Remote Haptics and Mid-Air Gestures

Introduction

Interaction with mobile devices, including phones and wearables, is often limited by their small screens. A limited amount of space is available for displaying content and giving users feedback about their interactions, which can make introducing new interaction modalities difficult. Novel interactions, such as speech and in-air gestures, require good feedback but mobile devices are unable to give this feedback. We can overcome this problem by using alternative types of feedback, instead. For example, tactile feedback can be given about interactions with mobile phones, keeping the limited screen space available for showing other content.

In-air gesture interaction is a novel way of interacting with mobile phones and recent products have been released with these capabilities. However, limited feedback is given about these interactions, which makes them difficult to use. We investigated ways of giving tactile feedback about in-air gestures, which means feedback can be given without affecting on-screen content. This project was a three-year PhD studentship partly funded by Nokia Research Centre in Finland.

Summary

We investigated tactile feedback for in-air gesture interfaces. Giving such feedback is challenging for one obvious reason: users do not physically contact in-air gesture systems, meaning novel solutions are required to present tactile sensations. In this project we compared ultrasound haptics (see UltraHaptics) to tactile feedback from wearable devices, like smart-watches and activity trackers. We also investigated feedback design, to see how the complexity of feedback affected interaction. For more information see here or our ICMI 2014 paper on tactile feedback for above-device interfaces [1].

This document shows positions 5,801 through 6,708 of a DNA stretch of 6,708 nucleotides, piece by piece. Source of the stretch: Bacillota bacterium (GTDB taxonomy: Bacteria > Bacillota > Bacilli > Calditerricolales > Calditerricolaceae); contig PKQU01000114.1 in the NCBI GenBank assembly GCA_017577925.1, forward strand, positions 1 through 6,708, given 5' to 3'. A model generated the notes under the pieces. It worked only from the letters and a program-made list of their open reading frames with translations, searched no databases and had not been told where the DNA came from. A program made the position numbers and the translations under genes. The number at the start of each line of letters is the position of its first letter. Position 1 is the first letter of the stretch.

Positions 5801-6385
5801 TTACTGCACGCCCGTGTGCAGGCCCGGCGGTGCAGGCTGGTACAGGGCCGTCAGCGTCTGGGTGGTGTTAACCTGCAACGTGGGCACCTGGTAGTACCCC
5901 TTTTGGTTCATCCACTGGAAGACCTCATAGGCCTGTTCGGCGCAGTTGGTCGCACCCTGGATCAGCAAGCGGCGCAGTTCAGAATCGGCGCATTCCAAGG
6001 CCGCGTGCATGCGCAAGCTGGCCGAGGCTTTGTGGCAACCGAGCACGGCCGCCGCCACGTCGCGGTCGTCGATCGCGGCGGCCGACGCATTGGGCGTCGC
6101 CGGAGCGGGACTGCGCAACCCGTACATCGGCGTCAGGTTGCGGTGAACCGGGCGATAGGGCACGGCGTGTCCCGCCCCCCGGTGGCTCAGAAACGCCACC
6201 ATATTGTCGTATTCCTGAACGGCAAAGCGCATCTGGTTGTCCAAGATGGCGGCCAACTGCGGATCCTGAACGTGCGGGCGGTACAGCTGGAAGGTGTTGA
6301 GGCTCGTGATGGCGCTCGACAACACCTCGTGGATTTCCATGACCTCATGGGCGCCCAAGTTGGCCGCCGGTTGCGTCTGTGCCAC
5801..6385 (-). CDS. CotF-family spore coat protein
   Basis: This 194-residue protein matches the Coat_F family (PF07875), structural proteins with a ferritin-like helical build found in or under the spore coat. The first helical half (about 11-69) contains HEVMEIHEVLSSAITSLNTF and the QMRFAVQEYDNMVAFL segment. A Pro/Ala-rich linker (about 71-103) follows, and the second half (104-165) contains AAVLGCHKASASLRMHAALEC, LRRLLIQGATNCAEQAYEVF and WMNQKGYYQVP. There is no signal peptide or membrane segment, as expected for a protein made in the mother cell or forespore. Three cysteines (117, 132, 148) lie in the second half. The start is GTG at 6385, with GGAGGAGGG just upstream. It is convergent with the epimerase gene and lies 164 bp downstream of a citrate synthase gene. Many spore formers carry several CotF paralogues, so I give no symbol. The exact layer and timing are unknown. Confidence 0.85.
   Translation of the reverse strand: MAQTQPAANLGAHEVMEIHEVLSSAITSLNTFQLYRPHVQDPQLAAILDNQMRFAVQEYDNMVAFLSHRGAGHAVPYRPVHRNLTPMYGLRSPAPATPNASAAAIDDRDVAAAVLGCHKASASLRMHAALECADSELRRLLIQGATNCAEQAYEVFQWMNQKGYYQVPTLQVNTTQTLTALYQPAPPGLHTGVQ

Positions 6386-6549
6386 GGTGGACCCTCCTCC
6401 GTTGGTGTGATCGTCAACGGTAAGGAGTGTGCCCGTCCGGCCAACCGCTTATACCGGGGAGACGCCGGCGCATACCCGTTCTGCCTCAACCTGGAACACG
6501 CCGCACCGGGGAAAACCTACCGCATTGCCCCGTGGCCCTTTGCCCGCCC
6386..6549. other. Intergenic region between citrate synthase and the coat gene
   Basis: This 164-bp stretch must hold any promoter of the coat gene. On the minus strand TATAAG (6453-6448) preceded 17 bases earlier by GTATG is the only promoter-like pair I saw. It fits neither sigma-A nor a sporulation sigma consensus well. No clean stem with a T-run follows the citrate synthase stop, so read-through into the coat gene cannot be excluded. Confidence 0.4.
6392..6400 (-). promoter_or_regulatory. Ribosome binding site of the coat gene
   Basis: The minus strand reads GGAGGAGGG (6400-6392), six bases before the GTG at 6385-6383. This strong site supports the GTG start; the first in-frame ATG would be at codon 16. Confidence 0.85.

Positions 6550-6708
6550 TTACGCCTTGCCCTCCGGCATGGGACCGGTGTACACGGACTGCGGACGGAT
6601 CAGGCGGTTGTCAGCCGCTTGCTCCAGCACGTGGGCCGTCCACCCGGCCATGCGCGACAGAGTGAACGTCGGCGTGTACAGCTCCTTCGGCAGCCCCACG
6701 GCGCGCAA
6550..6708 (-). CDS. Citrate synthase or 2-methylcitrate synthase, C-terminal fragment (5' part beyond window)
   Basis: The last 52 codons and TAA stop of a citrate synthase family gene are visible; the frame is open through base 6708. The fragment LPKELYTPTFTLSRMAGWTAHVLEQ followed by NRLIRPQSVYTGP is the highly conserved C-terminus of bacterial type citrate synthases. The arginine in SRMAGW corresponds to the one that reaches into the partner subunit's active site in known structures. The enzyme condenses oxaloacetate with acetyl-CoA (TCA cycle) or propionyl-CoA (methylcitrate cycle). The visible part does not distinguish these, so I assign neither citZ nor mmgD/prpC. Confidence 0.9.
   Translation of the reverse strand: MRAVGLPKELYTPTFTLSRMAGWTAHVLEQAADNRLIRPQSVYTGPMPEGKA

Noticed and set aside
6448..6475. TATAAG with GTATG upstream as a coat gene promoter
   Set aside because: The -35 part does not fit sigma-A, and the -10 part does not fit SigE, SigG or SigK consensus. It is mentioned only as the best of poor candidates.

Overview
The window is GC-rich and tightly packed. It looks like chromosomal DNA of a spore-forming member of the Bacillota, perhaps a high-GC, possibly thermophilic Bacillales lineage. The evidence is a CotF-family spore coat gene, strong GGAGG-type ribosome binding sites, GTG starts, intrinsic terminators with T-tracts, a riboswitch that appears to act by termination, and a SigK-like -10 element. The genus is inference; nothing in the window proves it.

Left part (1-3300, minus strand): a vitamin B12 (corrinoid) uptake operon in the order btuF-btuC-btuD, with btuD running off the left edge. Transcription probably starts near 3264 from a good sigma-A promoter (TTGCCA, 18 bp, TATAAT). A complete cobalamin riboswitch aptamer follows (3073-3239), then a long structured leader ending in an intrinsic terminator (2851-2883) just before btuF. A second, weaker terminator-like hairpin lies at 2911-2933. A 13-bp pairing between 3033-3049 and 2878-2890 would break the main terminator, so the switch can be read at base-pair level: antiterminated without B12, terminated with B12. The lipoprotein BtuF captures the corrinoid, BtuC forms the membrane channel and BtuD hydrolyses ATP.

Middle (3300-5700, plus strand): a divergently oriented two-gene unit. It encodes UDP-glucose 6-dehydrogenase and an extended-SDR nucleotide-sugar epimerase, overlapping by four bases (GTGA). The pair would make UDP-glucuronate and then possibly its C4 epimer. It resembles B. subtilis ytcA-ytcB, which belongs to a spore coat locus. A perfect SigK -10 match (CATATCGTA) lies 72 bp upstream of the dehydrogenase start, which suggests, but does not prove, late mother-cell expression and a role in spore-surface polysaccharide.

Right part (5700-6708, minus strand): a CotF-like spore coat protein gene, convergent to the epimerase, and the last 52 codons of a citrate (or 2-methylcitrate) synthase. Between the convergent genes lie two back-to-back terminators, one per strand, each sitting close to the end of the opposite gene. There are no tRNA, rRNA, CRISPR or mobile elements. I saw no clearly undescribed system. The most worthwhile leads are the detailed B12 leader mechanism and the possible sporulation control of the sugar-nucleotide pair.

Publications

[1] E. Freeman, S. Brewster, and V. Lantz: Tactile Feedback for Above-Device Gesture Interfaces: Adding Touch to Touchless Interactions . In Proceedings of icmi ’14 (2014).
[Bibtex]
@inproceedings{Freeman2014,
author = {Freeman, Euan and Brewster, Stephen and Lantz, Vuokko},
booktitle = {Proceedings of ICMI '14},
publisher = {ACM Press},
title = {{Tactile Feedback for Above-Device Gesture Interfaces: Adding Touch to Touchless Interactions}},
url = {http://research.euanfreeman.co.uk/papers/ICMI\_2014.pdf},
year = {2014}
}

Ultrasonic Haptic Feedback

Introduction

Ultrasonic haptic feedback involves the creation of focused air pressure waves from an array of ultrasound transducers. These are reflected off the skin to create tactile sensations without being in direct contact with an actuator. It is potentially useful for gestural interfaces, such as those that utilise body position, hand movements or finger gestures for input, as these interfaces suffer from a lack of tactile feedback. Ultrasonic haptic feedback is based on the principle of acoustic radiation pressure, where a phased array of ultrasonic transducers creates a beam focused at a point in 3D space. The narrow focus of the beam is determined by the wavelength of the ultrasound (e.g., 8.6mm at 40kHz) and the ultrasound is modulated with a lower frequency, such as 200Hz, so as to be perceivable by mechanoreceptors in the skin. When a focal point is reflected off the skin, the force produced creates a localised tactile sensation akin to “air”, “breeze” or “wind”. Focal points can be produced at high spatial resolution and moved rapidly in the space above the array. The applications of this novel form of haptic feedback in HCI have been steadily increasing. It has the advantage of providing tactile feedback in mid-air, without the user holding a device or having one attached. This research has been conducted in collaboration with Bristol University and UltraHaptics.